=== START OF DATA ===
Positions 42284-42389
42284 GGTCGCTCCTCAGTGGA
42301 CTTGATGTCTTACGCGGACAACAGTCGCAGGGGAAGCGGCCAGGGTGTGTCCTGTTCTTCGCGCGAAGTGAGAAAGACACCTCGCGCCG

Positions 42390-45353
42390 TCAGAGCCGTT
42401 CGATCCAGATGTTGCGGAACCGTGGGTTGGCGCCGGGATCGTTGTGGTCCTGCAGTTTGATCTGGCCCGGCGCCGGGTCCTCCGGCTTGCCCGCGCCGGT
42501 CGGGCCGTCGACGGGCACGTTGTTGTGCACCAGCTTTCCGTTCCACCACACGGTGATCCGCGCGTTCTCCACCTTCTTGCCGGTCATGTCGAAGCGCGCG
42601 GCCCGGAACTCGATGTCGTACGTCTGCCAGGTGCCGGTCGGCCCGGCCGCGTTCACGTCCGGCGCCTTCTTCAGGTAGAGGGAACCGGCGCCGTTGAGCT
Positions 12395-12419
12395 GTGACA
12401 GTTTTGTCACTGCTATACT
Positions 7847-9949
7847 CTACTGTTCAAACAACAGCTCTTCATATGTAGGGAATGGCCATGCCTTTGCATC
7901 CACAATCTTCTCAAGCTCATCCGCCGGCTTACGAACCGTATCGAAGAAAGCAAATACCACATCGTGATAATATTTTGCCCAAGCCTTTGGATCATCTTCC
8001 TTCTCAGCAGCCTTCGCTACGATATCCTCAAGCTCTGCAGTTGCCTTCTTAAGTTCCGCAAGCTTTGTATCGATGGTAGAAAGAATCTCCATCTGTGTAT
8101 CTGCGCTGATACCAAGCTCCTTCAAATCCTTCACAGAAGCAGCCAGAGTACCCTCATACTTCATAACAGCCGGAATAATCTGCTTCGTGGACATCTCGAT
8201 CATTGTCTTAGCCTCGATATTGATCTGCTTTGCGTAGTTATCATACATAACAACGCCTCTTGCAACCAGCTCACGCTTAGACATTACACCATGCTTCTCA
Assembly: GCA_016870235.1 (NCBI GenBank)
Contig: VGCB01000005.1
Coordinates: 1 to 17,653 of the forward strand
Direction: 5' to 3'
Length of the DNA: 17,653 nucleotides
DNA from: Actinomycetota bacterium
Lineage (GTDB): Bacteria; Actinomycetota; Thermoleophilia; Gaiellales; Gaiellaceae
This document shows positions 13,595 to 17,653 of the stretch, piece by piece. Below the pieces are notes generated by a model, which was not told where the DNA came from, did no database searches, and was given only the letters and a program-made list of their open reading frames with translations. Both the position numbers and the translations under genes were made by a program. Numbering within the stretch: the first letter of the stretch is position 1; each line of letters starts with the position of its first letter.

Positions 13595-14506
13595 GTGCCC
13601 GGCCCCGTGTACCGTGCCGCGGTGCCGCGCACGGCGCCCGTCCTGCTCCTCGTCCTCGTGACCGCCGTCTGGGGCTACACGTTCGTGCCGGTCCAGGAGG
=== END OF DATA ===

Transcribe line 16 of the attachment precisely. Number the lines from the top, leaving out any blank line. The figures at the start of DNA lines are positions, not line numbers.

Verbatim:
8101 CTGCGCTGATACCAAGCTCCTTCAAATCCTTCACAGAAGCAGCCAGAGTACCCTCATACTTCATAACAGCCGGAATAATCTGCTTCGTGGACATCTCGAT